Saraswatichandra (novel)

Front cover of the abridged printing of Saraswatichandra
Author Govardhanram M. Tripathi
Original title Saraswatichandra
Translator Vinod Meghani
Country India
Language Gujarati
ISBN 81-260-2346-5

Saraswatichandra is a Gujarati novel by Govardhanram Madhavaram Tripathi set in 19th-century feudalism in India,[1] an author of early twentieth century from Gujarat, India. It is a widely read piece of Gujarati literature.[2]

The novel was written over a period of 15 years, with the first volume being published in 1887 and the fourth one in 1902.[3]

The Hindi film Saraswatichandra, released in 1968, was based on this novel,[1][3] as is the 2013 television series of the same name which was broadcast on Star Plus in 2013-14.

Plot summary

The focus of the novel is on two Gujarati Brahmin families. The family of Lakshminandan is settled in Bombay, has a roaring business, and is very wealthy. Saraswatichandra, the brilliant scholar-to-be, is born to Lakshminandan and Chandralakshmi. He has a dazzling career to look forward to as he is steeped in Sanskrit and English classics, is a barrister by qualification and has tried his hand successfully at his father's business. The other family is that of Vidyachatur, the highly knowledgeable prime minister of the court of King Maniraj of (the fictional) kingdom of Ratnanagari. To him and his wife, Gunasundari, the lady of tremendous qualities, are born two daughters, Kumudsundari (the elder) and Kusumsundari. Saraswatichandra's mother dies, and Lakshminandan remarries. The step-mother, Guman, is a scheming woman and she treats her step-son with suspicion and dislike. Meanwhile, Saraswatichandra and Kumudsundari are engaged to be married, subsequent to which they exchange letters and fall in love without having seen each other; he, charmed with Kumud's tenderness and similar likes and she, taken in by his vast knowledge and excellent qualities.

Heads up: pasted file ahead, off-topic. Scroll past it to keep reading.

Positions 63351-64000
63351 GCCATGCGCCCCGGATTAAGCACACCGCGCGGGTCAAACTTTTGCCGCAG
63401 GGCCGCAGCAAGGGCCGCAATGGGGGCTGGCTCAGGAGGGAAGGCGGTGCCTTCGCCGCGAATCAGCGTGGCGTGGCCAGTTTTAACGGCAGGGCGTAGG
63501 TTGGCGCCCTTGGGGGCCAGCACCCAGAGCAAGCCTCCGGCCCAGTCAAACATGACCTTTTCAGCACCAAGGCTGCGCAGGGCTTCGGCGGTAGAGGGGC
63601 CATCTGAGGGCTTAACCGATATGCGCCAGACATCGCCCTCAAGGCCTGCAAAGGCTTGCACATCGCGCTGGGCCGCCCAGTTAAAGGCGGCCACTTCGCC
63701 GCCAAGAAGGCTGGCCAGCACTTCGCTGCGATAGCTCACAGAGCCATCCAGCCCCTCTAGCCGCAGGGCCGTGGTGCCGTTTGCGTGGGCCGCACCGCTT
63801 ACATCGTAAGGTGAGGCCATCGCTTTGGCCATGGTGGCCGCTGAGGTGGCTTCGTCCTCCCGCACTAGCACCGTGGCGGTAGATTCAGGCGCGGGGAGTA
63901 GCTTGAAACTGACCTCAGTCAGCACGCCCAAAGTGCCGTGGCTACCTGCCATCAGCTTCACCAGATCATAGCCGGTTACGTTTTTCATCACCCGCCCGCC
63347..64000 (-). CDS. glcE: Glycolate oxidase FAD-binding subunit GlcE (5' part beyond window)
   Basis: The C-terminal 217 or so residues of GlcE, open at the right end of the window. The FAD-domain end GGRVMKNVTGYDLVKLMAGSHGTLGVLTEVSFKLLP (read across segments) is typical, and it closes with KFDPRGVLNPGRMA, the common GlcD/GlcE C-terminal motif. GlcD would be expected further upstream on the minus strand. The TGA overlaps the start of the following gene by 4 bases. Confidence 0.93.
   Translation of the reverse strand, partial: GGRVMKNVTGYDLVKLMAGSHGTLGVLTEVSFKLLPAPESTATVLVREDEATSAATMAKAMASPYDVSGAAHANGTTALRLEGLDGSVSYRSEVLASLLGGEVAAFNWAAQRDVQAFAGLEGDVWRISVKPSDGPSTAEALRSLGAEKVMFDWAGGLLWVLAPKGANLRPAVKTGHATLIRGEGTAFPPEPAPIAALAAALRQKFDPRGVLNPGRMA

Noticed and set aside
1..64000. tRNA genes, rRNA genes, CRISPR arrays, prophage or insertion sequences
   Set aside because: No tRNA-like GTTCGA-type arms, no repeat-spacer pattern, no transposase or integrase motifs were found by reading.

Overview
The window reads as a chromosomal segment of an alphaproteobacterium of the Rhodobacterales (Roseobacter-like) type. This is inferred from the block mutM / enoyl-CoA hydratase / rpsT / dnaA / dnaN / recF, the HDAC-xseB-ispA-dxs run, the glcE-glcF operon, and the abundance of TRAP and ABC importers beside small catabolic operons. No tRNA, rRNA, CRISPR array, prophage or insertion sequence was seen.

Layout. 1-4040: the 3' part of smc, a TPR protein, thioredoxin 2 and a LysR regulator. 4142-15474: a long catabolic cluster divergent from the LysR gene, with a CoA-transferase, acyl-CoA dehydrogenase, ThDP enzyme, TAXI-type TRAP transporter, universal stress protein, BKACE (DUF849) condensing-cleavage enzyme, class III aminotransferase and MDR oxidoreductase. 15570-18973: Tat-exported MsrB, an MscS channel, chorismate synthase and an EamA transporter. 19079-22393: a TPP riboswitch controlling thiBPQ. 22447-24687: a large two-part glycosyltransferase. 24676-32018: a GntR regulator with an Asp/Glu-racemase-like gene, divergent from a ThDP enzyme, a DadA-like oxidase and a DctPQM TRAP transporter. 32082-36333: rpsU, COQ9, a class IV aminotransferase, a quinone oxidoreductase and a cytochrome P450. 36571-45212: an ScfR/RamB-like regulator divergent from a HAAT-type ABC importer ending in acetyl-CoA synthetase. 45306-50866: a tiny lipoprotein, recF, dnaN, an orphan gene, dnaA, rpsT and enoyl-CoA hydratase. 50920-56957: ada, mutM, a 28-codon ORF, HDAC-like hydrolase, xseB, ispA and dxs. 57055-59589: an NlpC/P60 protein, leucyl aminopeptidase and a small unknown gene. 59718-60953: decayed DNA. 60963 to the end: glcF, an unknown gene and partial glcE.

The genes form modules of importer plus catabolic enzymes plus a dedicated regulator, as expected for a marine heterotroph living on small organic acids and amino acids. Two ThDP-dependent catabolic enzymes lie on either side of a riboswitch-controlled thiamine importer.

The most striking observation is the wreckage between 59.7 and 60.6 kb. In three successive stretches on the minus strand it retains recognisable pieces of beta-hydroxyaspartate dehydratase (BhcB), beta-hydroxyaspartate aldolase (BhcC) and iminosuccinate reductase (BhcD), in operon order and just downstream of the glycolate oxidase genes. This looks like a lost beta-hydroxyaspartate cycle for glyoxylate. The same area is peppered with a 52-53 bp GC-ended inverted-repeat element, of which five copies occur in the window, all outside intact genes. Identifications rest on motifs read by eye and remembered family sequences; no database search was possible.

Things reach a head in Saraswatichandra's home when he realizes that even his father suspects him of having an interest only in the family wealth and he decides to renounce his home. His best friend, Chandrakant, tries his best to use every argument he can think of to prevent his friend from carrying out this terrible vow. But Saraswatichandra is not amenable to argument, and he leaves, thus not only renouncing home and wealth, but also leaving young Kumud in the lurch. He proceeds by sea to (the fictional) Suvarnapur. By the time he reaches there, Kumud has already been married off to Pramad-dhan, the wayward son of Buddhidhan, the man who is slated to become prime minister of Suvarnapur.

And thus, we come to the third family. Buddhidhan is a Bania (vaaniyaa) and has a sharp intelligence and political sense, by which he manages to overturn the reign of Suvarnapur's ruler, Jadsinh, and his administrators, Dushtrai and Shathrai. His own Rajput friend, Bhoopsinh, becomes king and Buddhidhan, his prime minister. Saraswatichandra stays at Buddhidhan's place calling himself Navinchandra, and watches all this political activity with interest. Inevitably, he comes into contact a few times with Kumud, the daughter-in-law of the house. Love for each other ignites again, and a lowly companion of the daughter of the house takes advantage of this and incites Pramad-dhan against his wife.